When you are out walking dogs as much as I am, you see and experience a lot of things that a normal pet owner might not experience when they just walk their own dog. I was out with a client’s dog the other day on our mid-day dog walk, and on our way back to the house, I saw a loose dog in the distance. Well, not knowing the dog, I took a right about a block before where the loose dog was.
We cut across several blocks, but we still had to come out on the same street where the loose dog was seen. I thought we would easily bypass the dog, and I actually thought the dog belonged to the house where I saw it sniffing around, but was just ‘out in the yard.’ Well, we came out on the same street, and we saw a little Chihuahua out loose on the right. I was looking at that dog, crossing the street, and the other dog came up from behind us.
Luckily, this was a friendly dog, and my client’s dog just wanted to play and have fun with this dog. I had to restrain my client’s dog and keep the other dog away from us. He eventually walked ahead of us, and I could see that he was not fixed. He was still intact. This was a clue. He was a young dog, and he was having a good time out roaming around.
The dog did have a collar on, but no tags whatsoever.
Well, the dog came back, and I had to keep calming my client’s dog down and trying to keep the other dog away. There was a woman outside working on her yard, and I asked if he was her dog. She had never seen the dog before.
Well, a few minutes more and a car came around the corner, and the passenger started yelling at the dog right away. Obviously he was the owner. I recognized this guy, but I will get to him in a moment. He started yelling at the dog, I mean really yelling at him to “Go Home!”
Then, he switched his command to “Get in the Car!” After a few moments the dog did get in the car. The guy really started yelling at the dog again inside the car, telling the dog “Bad Dog, Bad Dog,” and a few more words I can’t repeat.
I was shaking my head because the dog was not a bad dog.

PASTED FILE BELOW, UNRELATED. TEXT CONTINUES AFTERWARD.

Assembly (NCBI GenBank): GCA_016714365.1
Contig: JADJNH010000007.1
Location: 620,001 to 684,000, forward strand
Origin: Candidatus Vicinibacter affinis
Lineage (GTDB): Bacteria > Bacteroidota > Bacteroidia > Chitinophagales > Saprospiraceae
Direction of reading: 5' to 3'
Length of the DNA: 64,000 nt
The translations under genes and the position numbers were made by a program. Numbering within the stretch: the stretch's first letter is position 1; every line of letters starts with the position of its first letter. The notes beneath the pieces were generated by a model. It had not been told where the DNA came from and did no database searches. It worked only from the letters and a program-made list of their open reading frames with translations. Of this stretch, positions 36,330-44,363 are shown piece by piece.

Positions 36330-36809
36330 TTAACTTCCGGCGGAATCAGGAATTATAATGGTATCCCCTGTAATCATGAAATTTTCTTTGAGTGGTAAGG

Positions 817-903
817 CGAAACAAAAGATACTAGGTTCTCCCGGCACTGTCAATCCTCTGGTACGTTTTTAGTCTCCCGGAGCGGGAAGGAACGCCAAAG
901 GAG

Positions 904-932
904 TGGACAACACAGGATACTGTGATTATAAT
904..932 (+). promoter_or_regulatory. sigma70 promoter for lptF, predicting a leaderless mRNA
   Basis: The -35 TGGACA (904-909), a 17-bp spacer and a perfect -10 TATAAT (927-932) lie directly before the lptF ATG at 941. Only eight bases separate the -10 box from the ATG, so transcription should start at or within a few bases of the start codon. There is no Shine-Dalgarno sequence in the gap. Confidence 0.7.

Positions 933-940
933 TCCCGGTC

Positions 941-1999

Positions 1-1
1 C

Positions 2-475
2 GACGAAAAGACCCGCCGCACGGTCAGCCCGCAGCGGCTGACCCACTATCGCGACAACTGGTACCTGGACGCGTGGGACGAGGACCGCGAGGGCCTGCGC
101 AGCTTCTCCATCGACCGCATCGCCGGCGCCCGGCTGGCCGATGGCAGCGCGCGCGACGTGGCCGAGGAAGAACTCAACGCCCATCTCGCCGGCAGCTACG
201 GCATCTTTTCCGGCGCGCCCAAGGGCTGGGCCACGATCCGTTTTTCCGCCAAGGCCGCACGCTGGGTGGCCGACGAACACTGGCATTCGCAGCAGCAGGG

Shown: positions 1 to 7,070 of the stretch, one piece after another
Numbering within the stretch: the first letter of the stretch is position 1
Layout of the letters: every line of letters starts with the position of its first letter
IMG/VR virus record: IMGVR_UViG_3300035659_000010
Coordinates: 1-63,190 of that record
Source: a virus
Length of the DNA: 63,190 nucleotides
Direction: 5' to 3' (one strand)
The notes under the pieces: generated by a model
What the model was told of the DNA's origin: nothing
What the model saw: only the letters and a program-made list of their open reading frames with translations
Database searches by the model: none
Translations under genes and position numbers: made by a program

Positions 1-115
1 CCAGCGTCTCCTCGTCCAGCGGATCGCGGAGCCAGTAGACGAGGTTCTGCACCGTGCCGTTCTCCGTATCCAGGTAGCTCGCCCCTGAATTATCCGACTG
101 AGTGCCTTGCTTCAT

He was a young dog, and very friendly. He was a Golden Retriever, a very friendly breed. So, let me summarize this story, and point out why the OWNER is irresponsible and a bad owner, and why the dog is a Good Dog, but is just in a BAD situation.
First, the dog was intact. He was not neutered. A non-neutered dog is much more likely to roam than a dog who has been neutered. Also, the dog is friendly, a very good trait to have as a companion dog. The owner, however, I recognized from a previous walk in the same area a few months earlier, and he was looking for his dog at that time too. Do you see a pattern? He has an intact, young male dog who has a knack for getting out, one way or another.
Obviously, it is the dog owner’s responsibility to prevent that from happening. From the short time I interacted with the dog, I don’t think he has gotten much training. Do you think that would help? Of course it would. And, by the time the owner caught up with the dog, the dog has no idea why the owner would be yelling at him. For all the dog
knows, he was just out walking around, and suddenly he is getting yelled at for it. And, when the dog did come to the owner and get in the car, all he got was a big dose of getting yelled at again.
Now, let’s look at this. The owner calls the dog and tells him to get into the car. The dog obeys and comes and gets into the car. Then he gets yelled at. In the dog’s frame of mind, he thinks he is getting punished for listening to his owner to come and get into the car. What do you think will happen when the owner calls his dog again? The dog has the experience that, when the owner calls him, and he goes to the owner, that he will get punished.
Do you think the dog will obey his owner when he calls him again? The dog may think twice, and may not come when called. And of course, the owner will just get more angry at the dog and just take out the anger on the dog. Any training will go out the window, if the dog has had any.
I didn’t see the owner hit the dog, but who knows what goes on behind closed doors. Anyway, I hope I made my point in this story. Yes, the dog got out, but who is responsible to make sure that does not happen? The owner. The dog listened to his owner, and then got punished for it.
Please don’t be an irresponsible pet owner. Keep your cool, train your animals, and keep them safe. It is your responsibility. Treat them with dignity and love, and you will get it back in return, ten times over.